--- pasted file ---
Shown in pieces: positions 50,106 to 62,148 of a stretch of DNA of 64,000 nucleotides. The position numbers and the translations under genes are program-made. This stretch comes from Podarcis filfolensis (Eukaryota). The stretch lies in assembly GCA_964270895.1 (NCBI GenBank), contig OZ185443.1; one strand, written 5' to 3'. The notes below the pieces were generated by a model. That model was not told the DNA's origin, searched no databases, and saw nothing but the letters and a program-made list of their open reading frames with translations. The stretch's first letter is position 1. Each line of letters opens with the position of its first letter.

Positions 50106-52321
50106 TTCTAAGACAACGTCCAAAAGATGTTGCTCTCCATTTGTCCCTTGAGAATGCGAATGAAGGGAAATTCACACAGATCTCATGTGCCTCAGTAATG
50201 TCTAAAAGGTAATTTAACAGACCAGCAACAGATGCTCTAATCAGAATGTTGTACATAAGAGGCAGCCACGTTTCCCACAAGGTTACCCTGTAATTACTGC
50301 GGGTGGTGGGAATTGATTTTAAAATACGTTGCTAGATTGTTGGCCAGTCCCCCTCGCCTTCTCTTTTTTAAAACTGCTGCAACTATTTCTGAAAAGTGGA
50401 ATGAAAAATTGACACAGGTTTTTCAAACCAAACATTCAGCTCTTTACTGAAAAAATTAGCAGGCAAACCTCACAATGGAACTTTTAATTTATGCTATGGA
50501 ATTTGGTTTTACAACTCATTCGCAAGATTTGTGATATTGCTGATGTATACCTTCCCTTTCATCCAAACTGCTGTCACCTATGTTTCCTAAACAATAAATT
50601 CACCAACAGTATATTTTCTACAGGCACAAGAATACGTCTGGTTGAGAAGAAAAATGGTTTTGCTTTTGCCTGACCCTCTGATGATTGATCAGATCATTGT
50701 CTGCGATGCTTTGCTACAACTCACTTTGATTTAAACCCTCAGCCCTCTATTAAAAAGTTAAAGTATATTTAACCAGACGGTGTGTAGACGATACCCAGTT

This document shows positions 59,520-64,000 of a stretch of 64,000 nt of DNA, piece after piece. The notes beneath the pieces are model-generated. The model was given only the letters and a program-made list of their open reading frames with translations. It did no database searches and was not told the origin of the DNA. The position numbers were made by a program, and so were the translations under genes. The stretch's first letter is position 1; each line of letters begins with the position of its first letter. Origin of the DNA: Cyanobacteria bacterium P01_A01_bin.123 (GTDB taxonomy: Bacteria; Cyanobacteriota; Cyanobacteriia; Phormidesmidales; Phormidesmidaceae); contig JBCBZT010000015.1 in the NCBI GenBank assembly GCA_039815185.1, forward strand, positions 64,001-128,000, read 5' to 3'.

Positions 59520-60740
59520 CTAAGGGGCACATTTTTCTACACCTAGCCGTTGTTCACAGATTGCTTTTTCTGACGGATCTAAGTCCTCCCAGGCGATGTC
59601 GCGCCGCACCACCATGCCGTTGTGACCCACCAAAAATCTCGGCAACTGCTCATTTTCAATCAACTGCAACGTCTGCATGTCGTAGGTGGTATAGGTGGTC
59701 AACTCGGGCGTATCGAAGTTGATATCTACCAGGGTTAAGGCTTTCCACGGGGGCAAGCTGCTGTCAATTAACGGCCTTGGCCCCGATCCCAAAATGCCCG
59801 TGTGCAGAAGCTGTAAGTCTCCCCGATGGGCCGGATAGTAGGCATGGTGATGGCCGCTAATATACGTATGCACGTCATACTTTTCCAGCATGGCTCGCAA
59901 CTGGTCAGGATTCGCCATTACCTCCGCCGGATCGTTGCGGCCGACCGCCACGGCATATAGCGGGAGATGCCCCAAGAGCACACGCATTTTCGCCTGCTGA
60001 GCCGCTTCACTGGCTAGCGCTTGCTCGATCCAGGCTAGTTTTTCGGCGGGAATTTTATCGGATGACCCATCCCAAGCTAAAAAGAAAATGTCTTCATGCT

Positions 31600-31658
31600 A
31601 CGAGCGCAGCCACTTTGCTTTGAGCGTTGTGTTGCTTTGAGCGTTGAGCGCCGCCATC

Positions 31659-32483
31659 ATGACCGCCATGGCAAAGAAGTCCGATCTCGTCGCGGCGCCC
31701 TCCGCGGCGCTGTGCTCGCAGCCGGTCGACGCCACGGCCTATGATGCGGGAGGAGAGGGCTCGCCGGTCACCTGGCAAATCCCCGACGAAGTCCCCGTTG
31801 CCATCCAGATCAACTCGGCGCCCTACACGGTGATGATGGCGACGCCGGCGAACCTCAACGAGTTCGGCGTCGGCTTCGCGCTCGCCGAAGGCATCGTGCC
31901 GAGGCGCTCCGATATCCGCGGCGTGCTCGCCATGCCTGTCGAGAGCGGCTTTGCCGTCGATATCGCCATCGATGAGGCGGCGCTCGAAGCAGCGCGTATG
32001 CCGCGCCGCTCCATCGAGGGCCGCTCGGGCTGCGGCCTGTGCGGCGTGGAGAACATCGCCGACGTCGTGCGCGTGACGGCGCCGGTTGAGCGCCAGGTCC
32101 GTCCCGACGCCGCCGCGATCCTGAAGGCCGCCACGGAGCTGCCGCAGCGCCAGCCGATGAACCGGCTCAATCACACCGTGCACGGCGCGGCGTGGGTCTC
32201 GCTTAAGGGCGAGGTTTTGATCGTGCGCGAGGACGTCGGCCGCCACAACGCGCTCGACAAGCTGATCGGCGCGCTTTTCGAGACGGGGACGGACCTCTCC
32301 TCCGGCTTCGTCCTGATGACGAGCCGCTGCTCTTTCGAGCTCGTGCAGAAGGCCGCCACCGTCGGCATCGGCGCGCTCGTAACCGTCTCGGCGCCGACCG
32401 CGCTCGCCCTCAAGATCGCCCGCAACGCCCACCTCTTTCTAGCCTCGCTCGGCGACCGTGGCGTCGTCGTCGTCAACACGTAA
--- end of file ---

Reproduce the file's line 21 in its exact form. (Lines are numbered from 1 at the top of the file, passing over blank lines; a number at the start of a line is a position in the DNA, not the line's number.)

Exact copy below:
Positions 31659-32483